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Rock - Released January 1, 2002 | Heavenly

When Doves issued Lost Souls in fall 2000, Britpop was immersed in its melodic gloom-and-doom era, ushered in by the success of Radiohead. The likes of Coldplay, Travis, Elbow, and Starsailor followed in their wake, as did Doves. What separated Doves from the rest was a glint of passion, evident on their 2000 debut, Lost Souls. Two years later, the atmospheric dreamscapes of Lost Souls were torn asunder for the musical daybreak of The Last Broadcast. As it turns out, the psychedelic vibrancy of "Catch the Sun," the brightest track on the album, pointed toward this brave second record. Gone are the hazy space rock trips and the cheerless attitudes; Doves are on the sunny side of the street for The Last Broadcast. The seven-minute sonic boom of "There Goes the Fear" finds Jimi Goodwin sharing vocals with Jez and Andy Williams for a glorious chorus. Each of them switches up vocal duties throughout, lending a joyous feel to the album itself. From the bold front of "Words" to the fiery momentum of "Pounding," The Last Broadcast shows a refreshing rawness that was absent before. The High Llamas' Sean O'Hagan delivers sweeping orchestral arrangements for the sublime "Friday's Dust," while the electronic dewdrops of "The Sulphur Man" push Doves' divine ambience further to the front.Doves were caught up in making grand compositions on Lost Souls, which worked fabulously, but it was too much. They've stripped down to the basics, letting the optimism of The Last Broadcast take center stage. It's a brilliant moment. © MacKenzie Wilson /TiVo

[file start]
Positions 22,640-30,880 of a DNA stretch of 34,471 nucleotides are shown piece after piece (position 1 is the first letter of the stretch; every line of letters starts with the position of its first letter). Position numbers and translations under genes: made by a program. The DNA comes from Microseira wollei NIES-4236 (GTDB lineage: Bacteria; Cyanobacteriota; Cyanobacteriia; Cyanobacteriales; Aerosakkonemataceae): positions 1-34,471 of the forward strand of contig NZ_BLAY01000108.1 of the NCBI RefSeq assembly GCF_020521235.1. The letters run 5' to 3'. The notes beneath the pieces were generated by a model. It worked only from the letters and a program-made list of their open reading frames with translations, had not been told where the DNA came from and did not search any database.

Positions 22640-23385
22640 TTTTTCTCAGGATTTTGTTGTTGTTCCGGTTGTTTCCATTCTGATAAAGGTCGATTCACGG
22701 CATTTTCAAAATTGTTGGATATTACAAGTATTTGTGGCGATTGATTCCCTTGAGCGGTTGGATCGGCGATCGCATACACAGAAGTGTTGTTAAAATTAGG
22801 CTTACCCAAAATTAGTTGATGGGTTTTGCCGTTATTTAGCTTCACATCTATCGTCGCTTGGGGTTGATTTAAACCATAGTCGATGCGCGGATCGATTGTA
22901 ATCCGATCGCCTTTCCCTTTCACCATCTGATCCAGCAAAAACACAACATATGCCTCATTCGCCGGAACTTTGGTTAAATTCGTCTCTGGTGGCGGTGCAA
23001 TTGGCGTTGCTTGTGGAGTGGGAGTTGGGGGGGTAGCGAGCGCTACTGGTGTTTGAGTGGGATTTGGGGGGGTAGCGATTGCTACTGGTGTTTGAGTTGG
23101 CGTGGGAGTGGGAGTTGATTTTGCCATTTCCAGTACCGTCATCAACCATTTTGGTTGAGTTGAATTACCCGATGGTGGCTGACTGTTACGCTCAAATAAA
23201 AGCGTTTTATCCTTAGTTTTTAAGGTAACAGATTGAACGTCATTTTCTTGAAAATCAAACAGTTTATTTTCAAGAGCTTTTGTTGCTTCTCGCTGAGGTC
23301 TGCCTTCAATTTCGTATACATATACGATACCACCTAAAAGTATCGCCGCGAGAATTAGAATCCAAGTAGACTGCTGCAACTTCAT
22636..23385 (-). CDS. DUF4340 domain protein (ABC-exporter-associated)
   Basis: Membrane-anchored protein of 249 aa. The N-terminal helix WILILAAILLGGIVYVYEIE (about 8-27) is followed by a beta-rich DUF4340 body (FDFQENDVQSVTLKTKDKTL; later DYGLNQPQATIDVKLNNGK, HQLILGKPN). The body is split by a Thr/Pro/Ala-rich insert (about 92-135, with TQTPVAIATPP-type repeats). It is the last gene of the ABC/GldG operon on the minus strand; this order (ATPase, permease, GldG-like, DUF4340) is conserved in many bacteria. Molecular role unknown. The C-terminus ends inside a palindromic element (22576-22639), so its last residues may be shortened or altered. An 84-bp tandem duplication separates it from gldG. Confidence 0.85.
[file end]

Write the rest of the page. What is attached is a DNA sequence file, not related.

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Rock - Released January 1, 2012 | Heavenly

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Pop - Released January 1, 2010 | Virgin Records

For a brief period, Doves ruled the roost when it came to 21st century Brit-pop. Their music connected the dots between OK Computer-era Radiohead, Coldplay, and U2, a welcome combination for those unwilling to forgive U2's Pop or follow Radiohead down their Kid A rabbit hole. As a result, Lost Souls and The Last Broadcast both went platinum in the U.K., spawning no less than six Top 40 singles in the process. Those two albums dominate The Places Between, a greatest-hits compilation that focuses on the band’s glory days. To their credit, Doves have yet to release a dud of a record -- even the band’s lowest-selling album, Kingdom of Rust, went gold -- and they’ve collected their strongest material here, meaning the records that didn’t sell as well are still represented by strong, melodic tracks. “Andalucia,” the compilation’s only new track, holds its own against 14 established hits, a sign that Doves aren’t quite done with their reign of the U.K. charts. [For the true Doves fanatic, The Places Between was also released in a triple-disc package, including a bonus disc of rare recordings and a DVD featuring the band’s music videos.] © Andrew Leahey /TiVo